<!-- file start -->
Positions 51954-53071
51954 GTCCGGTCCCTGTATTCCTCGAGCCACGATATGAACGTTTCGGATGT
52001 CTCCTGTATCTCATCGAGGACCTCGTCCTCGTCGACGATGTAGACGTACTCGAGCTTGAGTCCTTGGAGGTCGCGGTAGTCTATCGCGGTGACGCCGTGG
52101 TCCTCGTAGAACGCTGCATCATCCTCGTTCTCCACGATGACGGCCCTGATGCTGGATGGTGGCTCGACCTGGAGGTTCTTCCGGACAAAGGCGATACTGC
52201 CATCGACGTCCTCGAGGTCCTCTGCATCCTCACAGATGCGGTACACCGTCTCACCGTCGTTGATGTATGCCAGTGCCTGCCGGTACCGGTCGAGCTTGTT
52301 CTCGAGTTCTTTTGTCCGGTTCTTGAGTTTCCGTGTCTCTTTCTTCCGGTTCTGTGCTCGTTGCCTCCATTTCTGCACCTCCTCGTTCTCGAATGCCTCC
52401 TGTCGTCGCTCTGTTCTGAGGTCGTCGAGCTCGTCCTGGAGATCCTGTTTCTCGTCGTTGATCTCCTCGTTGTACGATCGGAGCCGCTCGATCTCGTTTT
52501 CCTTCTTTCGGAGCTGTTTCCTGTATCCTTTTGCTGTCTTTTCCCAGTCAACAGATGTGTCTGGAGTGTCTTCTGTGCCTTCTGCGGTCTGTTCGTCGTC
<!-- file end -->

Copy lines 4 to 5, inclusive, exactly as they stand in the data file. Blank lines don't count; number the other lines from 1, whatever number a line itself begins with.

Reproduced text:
52101 TCCTCGTAGAACGCTGCATCATCCTCGTTCTCCACGATGACGGCCCTGATGCTGGATGGTGGCTCGACCTGGAGGTTCTTCCGGACAAAGGCGATACTGC
52201 CATCGACGTCCTCGAGGTCCTCTGCATCCTCACAGATGCGGTACACCGTCTCACCGTCGTTGATGTATGCCAGTGCCTGCCGGTACCGGTCGAGCTTGTT